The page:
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Author Topic: How to do conditional branching in C++ ?  (Read 2754 times)
Offline (Unknown gender) Darkstar2
Posted on: April 29, 2014, 05:33:50 PM
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Ok I am aware of the variable types, int, double, char, bool, etc, and the operators, if / then etc.

Here is the scenario:

Ask a person to enter a number from 1 to 100.
On the condition that a valid range is entered,
output "The number you entered is (insert number here)".
Otherwise output "Invalid entry - try again"
and it would proceed to asking the question again
until a valid entry is entered.

Now I would know how to build this, and to declare an int variable, I know how to use cout and cin,
brackets, int main(), namespace, includes, etc.
and I know how to check variables with if/then.

There are 2 ways to do this

1)  If the user does not input the correct range a message informs them that the entry is invalid and that the program is terminated.

2) The user is informed of an invalid range and is is informed to try again, where the same question will be asked ,for as long as the user enters the valid range.

How to do number 2 ????

In BASIC

10 PRINT"Enter a number from 1 to 100"
20 INPUT A
30 IF A < 1 OR A > 100 THEN PRINT "Invalid - try again":GOTO 10
40 PRINT"The number you entered is "A
50 END

In ASM you have JNE / JEQ  to jump back to the code.

What do you do in C++ ?

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Offline (Unknown gender) TheExDeus
Reply #1 Posted on: April 29, 2014, 06:25:24 PM

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Code: [Select]
not_in_range = true;
while (not_in_range){
if ( in_range_check ) not_in_range = false;
}
Or a while(true) with a break.
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Offline (Unknown gender) Darkstar2
Reply #2 Posted on: April 29, 2014, 07:15:35 PM
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What about GOTO is there such a thing as a functional GOTO in C++ I heard that yes, but heard that people use it for complicated loops, is it bad practice to use it otherwise ?
Would I be complete laughing stock of the C++ community if I used

:startQ
(code to ask question) + conditionals

if criteria not met GOTO :startQ
thing ? 

If it's valid why not use it right ? :D  I remember using this in QBASIC, would this work in C++ ?

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Offline (Male) Goombert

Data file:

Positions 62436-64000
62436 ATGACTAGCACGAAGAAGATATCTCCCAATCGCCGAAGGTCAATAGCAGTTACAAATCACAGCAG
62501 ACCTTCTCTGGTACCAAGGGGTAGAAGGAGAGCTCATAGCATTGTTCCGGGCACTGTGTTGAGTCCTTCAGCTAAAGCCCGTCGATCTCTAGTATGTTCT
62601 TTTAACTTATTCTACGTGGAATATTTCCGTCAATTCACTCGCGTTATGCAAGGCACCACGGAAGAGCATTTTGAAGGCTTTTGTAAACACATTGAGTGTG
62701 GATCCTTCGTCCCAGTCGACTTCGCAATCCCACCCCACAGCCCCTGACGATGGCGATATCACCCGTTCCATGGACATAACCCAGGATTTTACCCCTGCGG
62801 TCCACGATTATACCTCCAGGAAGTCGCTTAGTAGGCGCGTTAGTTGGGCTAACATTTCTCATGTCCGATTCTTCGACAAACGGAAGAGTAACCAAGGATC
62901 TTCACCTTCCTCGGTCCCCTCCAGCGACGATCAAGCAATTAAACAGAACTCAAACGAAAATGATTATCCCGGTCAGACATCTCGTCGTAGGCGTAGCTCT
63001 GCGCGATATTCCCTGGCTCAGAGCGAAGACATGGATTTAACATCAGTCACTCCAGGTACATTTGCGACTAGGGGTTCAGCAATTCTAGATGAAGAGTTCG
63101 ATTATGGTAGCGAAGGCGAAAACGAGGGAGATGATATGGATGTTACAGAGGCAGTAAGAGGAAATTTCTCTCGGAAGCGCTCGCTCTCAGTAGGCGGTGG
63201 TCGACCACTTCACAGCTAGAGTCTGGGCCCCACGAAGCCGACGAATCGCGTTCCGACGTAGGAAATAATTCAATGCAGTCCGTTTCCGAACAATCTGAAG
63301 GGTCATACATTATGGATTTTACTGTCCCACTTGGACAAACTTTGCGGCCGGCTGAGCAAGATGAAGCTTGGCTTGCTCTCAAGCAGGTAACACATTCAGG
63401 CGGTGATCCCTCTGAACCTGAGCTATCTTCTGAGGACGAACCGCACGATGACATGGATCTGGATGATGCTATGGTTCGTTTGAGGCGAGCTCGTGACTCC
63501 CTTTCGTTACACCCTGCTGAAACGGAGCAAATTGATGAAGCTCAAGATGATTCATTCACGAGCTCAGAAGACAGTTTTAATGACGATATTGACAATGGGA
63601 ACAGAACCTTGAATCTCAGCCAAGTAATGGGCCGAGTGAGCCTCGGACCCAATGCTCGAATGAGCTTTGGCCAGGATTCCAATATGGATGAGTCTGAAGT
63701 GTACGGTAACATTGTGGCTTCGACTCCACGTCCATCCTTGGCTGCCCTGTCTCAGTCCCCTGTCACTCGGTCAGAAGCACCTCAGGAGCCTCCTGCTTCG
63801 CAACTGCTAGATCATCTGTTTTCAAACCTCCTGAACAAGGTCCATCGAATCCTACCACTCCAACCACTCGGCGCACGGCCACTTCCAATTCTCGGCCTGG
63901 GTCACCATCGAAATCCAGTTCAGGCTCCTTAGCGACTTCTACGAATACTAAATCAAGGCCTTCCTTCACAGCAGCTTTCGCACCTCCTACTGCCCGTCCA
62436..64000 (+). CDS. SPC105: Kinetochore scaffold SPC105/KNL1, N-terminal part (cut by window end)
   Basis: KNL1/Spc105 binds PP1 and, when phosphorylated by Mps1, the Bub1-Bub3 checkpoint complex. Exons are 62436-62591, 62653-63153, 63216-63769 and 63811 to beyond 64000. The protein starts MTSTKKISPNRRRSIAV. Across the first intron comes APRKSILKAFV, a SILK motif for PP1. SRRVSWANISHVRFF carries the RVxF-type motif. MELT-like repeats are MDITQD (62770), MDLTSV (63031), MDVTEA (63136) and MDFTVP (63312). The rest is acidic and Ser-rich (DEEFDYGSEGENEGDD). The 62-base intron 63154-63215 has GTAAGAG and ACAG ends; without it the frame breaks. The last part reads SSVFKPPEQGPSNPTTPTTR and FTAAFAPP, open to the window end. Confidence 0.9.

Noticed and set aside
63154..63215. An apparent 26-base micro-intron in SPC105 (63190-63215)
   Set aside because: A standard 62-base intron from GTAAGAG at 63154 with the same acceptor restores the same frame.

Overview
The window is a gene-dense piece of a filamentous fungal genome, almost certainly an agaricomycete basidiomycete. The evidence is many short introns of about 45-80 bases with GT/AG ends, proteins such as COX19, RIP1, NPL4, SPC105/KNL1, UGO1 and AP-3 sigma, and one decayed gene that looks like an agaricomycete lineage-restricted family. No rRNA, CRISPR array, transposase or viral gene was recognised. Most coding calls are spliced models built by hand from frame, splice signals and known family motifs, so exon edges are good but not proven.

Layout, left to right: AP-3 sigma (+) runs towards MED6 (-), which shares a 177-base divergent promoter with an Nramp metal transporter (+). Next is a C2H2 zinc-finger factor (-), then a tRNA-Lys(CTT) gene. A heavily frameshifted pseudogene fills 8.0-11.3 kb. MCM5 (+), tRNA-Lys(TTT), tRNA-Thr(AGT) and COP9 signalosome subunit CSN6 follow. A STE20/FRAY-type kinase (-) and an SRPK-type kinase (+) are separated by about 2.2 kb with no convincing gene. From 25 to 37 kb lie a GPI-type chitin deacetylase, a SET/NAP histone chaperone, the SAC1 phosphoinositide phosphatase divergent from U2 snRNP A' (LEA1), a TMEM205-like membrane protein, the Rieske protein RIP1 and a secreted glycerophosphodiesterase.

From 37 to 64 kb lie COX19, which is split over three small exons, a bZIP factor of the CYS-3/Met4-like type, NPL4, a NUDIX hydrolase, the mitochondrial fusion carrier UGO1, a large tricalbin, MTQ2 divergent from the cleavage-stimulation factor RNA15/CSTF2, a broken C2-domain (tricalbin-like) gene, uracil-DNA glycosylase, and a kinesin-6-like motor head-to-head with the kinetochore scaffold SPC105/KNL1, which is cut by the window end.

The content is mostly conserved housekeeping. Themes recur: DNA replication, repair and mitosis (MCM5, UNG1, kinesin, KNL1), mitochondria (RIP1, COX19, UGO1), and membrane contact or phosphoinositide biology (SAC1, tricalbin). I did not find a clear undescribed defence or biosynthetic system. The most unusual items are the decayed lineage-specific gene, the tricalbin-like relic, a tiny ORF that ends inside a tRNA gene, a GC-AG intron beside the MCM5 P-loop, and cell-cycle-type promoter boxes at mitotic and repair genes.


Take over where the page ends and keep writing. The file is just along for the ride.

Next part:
Reply #3 Posted on: April 29, 2014, 08:16:10 PM

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Josh uses goto in some places in ENIGMA/JDI, goto also works in ENIGMA as in you can use it in your game.
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I think it was Leonardo da Vinci who once said something along the lines of "If you build the robots, they will make games." or something to that effect.

Offline (Unknown gender) Darkstar2
Reply #4 Posted on: April 29, 2014, 08:24:22 PM
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Josh uses goto in some places in ENIGMA/JDI, goto also works in ENIGMA as in you can use it in your game.

I tried once it said function does not exist !

How would I use goto in LGM ?

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Offline (Male) Goombert
Reply #5 Posted on: April 29, 2014, 08:27:58 PM

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Just like you would in C++, it's not a function, you have to create a label.

http://msdn.microsoft.com/en-us/library/b34dt9cd.aspx
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I think it was Leonardo da Vinci who once said something along the lines of "If you build the robots, they will make games." or something to that effect.

Offline (Unknown gender) Darkstar2
Reply #6 Posted on: April 29, 2014, 09:38:52 PM
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Yes I know about labels, I used those quite a lot in QB45 lol!

Strange I tried goto once in LGM and it did not work.

2 questions:

1) Is there a gosub type command where code can RETURN back to where it was called and continue code ?

2) in C++ if I use cout I am outputting to the console.
Can I use LGM to create console apps? (no not console as in android, ios lol) you know what I mean.

I tried using cout, it compiled, but nothing was output, and yes I tried executing my EXE from console. :D
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Offline (Male) Goombert
Reply #7 Posted on: April 29, 2014, 09:42:17 PM

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Uhm, I am not sure, we have built-in print functions which are the ones you should really use, but, they may be getting removed because of the following issue.
https://github.com/enigma-dev/enigma-dev/issues/701
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I think it was Leonardo da Vinci who once said something along the lines of "If you build the robots, they will make games." or something to that effect.

Offline (Unknown gender) Darkstar2
Reply #8 Posted on: April 29, 2014, 10:10:08 PM